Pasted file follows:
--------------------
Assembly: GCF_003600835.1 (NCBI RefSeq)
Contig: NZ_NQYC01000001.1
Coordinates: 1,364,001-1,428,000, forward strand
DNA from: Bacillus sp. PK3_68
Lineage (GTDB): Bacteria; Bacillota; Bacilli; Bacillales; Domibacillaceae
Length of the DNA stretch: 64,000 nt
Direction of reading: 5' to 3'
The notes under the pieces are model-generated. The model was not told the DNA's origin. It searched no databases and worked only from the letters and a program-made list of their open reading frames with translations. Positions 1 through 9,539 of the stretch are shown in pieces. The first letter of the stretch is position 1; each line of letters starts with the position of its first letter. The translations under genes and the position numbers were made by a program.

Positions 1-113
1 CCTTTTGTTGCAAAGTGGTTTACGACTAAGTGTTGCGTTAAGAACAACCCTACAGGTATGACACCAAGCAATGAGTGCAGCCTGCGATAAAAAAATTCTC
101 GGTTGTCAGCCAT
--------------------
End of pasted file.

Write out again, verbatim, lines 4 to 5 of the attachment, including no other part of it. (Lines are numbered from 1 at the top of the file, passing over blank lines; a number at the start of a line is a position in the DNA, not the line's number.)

DNA from: Bacillus sp. PK3_68
Lineage (GTDB): Bacteria; Bacillota; Bacilli; Bacillales; Domibacillaceae